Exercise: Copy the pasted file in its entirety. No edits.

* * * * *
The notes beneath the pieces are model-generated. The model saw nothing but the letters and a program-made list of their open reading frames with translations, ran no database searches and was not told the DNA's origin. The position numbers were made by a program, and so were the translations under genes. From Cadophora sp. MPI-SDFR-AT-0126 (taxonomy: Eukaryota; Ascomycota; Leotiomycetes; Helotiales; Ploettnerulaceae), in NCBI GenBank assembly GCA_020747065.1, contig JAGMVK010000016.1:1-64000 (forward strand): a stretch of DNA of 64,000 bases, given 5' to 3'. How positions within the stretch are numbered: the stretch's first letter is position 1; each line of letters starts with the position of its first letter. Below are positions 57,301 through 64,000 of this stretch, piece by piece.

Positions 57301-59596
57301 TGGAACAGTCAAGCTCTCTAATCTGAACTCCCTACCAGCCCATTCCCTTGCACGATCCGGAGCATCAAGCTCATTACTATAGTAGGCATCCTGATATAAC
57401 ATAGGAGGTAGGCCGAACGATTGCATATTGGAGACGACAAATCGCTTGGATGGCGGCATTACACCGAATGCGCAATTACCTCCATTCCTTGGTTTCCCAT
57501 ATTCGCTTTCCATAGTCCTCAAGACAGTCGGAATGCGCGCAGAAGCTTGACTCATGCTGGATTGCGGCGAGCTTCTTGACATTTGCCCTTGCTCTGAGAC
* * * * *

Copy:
The notes beneath the pieces are model-generated. The model saw nothing but the letters and a program-made list of their open reading frames with translations, ran no database searches and was not told the DNA's origin. The position numbers were made by a program, and so were the translations under genes. From Cadophora sp. MPI-SDFR-AT-0126 (taxonomy: Eukaryota; Ascomycota; Leotiomycetes; Helotiales; Ploettnerulaceae), in NCBI GenBank assembly GCA_020747065.1, contig JAGMVK010000016.1:1-64000 (forward strand): a stretch of DNA of 64,000 bases, given 5' to 3'. How positions within the stretch are numbered: the stretch's first letter is position 1; each line of letters starts with the position of its first letter. Below are positions 57,301 through 64,000 of this stretch, piece by piece.

Positions 57301-59596
57301 TGGAACAGTCAAGCTCTCTAATCTGAACTCCCTACCAGCCCATTCCCTTGCACGATCCGGAGCATCAAGCTCATTACTATAGTAGGCATCCTGATATAAC
57401 ATAGGAGGTAGGCCGAACGATTGCATATTGGAGACGACAAATCGCTTGGATGGCGGCATTACACCGAATGCGCAATTACCTCCATTCCTTGGTTTCCCAT
57501 ATTCGCTTTCCATAGTCCTCAAGACAGTCGGAATGCGCGCAGAAGCTTGACTCATGCTGGATTGCGGCGAGCTTCTTGACATTTGCCCTTGCTCTGAGAC